Posts Tagged ‘Inverleith Scotch Pine’

“Inverleith” Scotch Pine

This one is  a good example of how we can be tricked by the plant labels on the things we buy in nurseries. I was looking for a Fastigiate (upright growing) Scotch Pine of some sort when I found this one. It’s supposed to grow 10-15 feet tall and 3-5 feet wide according to the label. Not so according to Monrovia, who say it will get to 40 ft tall and 20 ft wide!

And they’re not the only ones who differ from the label. I’ve done a lot of research on this tree and it’s hard to find, but most places say it’ll get from 1 1/2 – 2 meters, or to 20 ft, or maybe 40 ft, and one even said it would get to 60 feet and be as big as the species!!! Darn! I have room to to let this get as big as I thought it would and it can get taller, but it can’t 20 feet wide or I’ll have problems…

Now I’ll admit that most folks say that the sizes given on most plant labels and such are considered “10 year sizes” as opposed to mature sizes. Some sites give you both and it’s always nice to see that. I think I’ve gotten some of both is the problem. It will obviously get to the 10 foot size since it’s already over 8 or 9 feet tall after only 4 years. In time it’ll get much bigger I know. But such is life, eh?

I’ve arranged these photos in a time line as I’ve done before. I find it fascinating to show how the plants have grown over the years and I’ll probably do this sort of thing again since I have shots from several years now. I planted this in late 2009 as the first shot shows and it’s grown so well ever since I’ve fallen in love with it.

It’s got a lot of white in the needles and they add a silvery cast to the look of the tree. It also has a very narrow profile and is up against a fence and is gr0wing flat against it. It’s growing upright on the tips so I have hopes that it’ll stay more narrow as it grows, but I can’t ignore those sites that say it becomes a large tree.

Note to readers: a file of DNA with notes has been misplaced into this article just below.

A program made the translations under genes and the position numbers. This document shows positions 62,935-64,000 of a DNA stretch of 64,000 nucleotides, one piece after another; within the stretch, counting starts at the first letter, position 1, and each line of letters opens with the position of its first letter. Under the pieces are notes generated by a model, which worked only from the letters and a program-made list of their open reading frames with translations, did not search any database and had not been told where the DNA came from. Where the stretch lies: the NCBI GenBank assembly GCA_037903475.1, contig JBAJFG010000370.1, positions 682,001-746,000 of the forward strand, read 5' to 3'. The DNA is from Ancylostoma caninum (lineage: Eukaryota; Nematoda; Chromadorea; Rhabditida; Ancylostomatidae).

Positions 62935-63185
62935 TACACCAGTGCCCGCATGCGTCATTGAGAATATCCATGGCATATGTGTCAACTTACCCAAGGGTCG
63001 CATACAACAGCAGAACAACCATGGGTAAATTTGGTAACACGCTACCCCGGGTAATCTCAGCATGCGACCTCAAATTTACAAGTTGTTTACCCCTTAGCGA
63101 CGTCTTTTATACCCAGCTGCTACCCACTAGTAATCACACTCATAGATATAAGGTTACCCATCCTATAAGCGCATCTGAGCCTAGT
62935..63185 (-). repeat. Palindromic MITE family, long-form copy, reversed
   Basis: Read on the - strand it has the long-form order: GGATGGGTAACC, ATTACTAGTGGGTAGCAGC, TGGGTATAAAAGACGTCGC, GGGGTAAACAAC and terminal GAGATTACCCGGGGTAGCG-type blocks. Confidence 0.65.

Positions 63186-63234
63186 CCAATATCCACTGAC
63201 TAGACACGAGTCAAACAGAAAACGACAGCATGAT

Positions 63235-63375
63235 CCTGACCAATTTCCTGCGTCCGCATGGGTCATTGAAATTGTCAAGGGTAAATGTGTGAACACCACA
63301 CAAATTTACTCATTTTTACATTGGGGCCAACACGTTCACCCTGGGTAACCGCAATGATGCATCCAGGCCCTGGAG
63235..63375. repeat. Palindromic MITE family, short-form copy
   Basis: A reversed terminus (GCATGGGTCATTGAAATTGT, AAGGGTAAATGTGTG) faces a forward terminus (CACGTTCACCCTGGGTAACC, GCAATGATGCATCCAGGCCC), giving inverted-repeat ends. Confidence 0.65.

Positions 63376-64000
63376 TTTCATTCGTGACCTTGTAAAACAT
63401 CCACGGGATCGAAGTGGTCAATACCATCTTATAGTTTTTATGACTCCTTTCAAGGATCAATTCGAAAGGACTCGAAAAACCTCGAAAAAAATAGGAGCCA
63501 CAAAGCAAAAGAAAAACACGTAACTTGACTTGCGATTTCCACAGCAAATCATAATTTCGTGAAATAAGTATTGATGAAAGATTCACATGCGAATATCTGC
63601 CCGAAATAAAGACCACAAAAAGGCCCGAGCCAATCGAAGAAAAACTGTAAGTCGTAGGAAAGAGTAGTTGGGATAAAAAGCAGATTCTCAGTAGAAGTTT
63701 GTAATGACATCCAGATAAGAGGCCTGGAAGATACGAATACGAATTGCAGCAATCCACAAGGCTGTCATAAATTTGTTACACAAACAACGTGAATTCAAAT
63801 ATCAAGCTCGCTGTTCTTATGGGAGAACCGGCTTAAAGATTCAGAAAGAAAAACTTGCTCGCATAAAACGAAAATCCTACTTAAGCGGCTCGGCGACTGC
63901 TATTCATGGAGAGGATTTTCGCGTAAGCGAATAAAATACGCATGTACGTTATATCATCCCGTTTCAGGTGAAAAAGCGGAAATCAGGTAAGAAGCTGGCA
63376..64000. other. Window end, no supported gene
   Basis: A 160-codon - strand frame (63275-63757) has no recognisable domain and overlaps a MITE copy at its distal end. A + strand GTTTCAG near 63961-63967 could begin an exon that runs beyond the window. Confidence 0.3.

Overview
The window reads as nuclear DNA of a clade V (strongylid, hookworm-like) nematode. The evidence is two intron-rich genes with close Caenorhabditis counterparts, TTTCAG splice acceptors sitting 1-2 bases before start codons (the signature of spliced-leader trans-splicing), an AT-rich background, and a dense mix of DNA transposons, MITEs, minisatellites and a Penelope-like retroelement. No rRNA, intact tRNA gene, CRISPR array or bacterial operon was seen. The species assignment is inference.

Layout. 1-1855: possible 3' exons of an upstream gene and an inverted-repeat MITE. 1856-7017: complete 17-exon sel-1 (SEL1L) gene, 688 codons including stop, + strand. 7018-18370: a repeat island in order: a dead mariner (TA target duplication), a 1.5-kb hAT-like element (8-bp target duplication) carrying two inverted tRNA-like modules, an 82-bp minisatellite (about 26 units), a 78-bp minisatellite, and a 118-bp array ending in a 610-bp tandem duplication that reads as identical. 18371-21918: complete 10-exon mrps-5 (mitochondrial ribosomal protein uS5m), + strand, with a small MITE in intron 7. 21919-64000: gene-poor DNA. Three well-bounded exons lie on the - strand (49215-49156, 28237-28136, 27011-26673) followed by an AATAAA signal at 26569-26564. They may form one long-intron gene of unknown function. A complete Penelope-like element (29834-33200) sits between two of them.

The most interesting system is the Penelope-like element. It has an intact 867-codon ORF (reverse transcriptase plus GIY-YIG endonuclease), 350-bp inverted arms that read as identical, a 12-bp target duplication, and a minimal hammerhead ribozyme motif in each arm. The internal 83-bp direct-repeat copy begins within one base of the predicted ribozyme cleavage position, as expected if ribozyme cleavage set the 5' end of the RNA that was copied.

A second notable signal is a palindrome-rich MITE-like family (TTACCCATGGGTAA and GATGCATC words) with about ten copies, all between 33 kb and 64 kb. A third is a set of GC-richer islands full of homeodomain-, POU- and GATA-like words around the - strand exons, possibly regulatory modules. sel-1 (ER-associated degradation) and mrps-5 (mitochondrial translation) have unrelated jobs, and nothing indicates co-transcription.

All I can do is try to prune it with the surrounding plants well and keep them happy as they mature together. Each year this tree has grown a lot and the candles in the spring are a joy to behold all on their own. When the needles open on it and the cones start to form it’s truly lovely. When the cones turn brown it’s a classic.

So read labels carefully and then browse them on Google or whatever you use and find out what they’re Really likely to do. It’s not nice to be tricked like this and if I weren’t so intrepid about my gardening skills I’d be afraid it’d get too overwhelming. But I have faith that I’ll be able to train it along with everyone else in the yard to behave well and grow to fit its space. A least I hope I can… 😉

Read the labels, and let the buyer beware!

Steve

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